America’s Tollbooth Future?
The Trump administration has promoted the need to harness the windfall gains property owners enjoy when infrastructure is built in close proximity. The Legislative Outline for Rebuilding Infrastructure in America includes the following section:
1. Require Value Capture Financing as Condition of Receipt of Transit Funds for Capital
(A) Federal programs for transit capital projects do not require value capture
financing. Current law includes a broad definition of “value capture” to mean
“recovering the increased property value to property located near public
transportation resulting from investments in public transportation.” (49 U.S.C.
5302(24)). Value capture can include joint development, land value taxes, tax
increment financing, special assessment districts, transportation utility fees,
development impact fees, negotiated extractions, transit oriented
development, and air rights.
(B) Failure of transit authorities to use value capture financing reduces funds
available for transit capital projects.
(C) Amending the law to include value capture financing as a prerequisite for
Section 5309 Capital Investment (Discretionary) Grants, excluding Small Starts
projects, would increase resources available for transit capital projects and
decrease dependence on Federal grant programs for continued development.
We draw your attention to the various forms of value capture listed in 1A. It is important for readers to recognise the differences inherent in the various forms of value capture. Please read our submission outlining these differences to the Select Committee to the Scrutiny of Government Budget Measures.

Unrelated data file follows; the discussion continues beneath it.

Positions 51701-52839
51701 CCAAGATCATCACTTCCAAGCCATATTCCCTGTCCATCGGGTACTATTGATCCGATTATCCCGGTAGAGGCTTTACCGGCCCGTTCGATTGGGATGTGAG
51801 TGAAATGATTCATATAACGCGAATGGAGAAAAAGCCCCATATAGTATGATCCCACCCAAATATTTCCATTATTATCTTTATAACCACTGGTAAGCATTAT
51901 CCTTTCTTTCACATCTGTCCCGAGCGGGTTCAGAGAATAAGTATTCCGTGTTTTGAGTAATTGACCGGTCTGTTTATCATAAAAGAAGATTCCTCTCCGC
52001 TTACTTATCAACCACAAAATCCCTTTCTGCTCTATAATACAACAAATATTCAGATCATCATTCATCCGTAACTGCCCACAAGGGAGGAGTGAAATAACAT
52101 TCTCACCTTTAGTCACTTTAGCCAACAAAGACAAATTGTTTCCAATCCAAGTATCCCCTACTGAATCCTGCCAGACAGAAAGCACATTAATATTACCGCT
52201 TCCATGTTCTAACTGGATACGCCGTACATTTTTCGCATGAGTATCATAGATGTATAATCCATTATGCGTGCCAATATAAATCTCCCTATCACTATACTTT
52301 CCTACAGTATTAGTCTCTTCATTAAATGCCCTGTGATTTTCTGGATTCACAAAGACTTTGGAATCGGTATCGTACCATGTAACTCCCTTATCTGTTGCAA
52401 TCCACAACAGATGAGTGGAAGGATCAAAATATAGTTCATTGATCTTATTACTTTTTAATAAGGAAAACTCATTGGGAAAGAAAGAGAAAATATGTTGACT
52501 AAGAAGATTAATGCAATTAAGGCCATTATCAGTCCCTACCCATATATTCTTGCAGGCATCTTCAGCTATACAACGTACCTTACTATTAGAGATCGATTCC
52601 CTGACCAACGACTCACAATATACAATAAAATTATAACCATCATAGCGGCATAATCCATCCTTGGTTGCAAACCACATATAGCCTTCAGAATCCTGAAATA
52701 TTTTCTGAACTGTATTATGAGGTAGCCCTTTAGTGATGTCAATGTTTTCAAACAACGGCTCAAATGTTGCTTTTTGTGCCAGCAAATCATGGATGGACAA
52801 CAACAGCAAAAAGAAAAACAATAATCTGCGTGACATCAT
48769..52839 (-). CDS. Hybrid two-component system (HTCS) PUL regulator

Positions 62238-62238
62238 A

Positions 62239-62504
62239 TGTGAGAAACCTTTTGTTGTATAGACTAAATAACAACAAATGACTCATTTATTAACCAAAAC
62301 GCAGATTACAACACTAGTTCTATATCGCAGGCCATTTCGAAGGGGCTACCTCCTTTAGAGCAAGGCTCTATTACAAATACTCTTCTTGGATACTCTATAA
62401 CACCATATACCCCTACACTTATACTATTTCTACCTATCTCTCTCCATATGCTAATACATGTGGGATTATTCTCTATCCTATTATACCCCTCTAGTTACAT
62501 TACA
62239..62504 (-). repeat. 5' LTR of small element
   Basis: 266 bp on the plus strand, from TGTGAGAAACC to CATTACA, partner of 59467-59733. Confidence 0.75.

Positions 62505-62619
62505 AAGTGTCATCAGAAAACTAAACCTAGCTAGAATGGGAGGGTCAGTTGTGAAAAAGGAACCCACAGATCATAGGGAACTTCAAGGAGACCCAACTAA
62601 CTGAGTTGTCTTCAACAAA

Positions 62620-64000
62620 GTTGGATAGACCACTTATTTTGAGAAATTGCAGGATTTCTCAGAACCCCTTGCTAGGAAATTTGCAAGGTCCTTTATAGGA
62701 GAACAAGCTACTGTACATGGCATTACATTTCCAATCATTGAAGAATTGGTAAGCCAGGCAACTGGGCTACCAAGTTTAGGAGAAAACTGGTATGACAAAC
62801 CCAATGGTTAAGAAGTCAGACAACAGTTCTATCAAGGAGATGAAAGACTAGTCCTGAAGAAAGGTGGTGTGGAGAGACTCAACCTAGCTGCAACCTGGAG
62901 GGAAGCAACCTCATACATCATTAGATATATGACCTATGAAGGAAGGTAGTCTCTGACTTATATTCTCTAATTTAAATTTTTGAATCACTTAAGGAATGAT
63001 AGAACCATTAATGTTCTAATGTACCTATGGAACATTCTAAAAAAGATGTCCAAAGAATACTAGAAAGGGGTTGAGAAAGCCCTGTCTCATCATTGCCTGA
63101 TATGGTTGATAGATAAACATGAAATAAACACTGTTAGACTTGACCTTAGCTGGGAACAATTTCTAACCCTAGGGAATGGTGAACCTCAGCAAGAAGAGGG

The most concerning is Tax Increment Financing. TIFs lift the tax revenue take from the density dividend of infrastructure. The additional number of businesses in a prescribed area face a higher tax take in the form of either sales, company or some other from of locally orchestrated tax. TIFs are a tax upon the productive sector. Thus the property lobby heavily support this form of value capture. US infrastructure financing expert Rick Rybeck calls this nothing more than a form of ‘revenue segregation’. Land value capture ensures the ‘beneficiary pays’ principle is met. Landholders who benefit from windfall gains are required to repay the public according to their locational advantage.
The Trump infrastructure proposal has been criticised for the large scaling back from a $1.5 trillion electioneering promise to a $200 billion spend. This implies the need to utilise land value capture to deliver the needed infrastructure outcome. Using record low interest rates, infrastructure bonds could be sold to the market to finance the upfront costs. Over time the rise in land values is recouped via the land value capture mechanism to repay bondholders.
In further reading of Trump’s infrastructure proposal we notice a theme, a theme familiar to many Australians. The document sets the scene for an alternative funding stream – the large-scale privatisation of infrastructure. The ability to privatise airports has been increased. The removal of public funding priorities for state owned clean water facilities has been floated as an incentive for greater private investment. The public control of hydropower is also under question.
Some may well be joining the dots by now. We expect the executives at Transurban certainly are. Tolling flexibility has been introduced for interstate highways. The commercialisation of rest areas has also been proposed. Thankfully this does not include the right to charge for water or toilet access.
It appears that public lands will be opened up for mining on the proviso that mineral rents are quarantined for the $12 billion infrastructure backlog the US Fish and Wildlife Service requires.
In short the vague term ‘value capture’ is held out as an olive branch to counter the mass privatisations proposed. What future will America adopt – public land sales and privatised infrastructure or land value capture?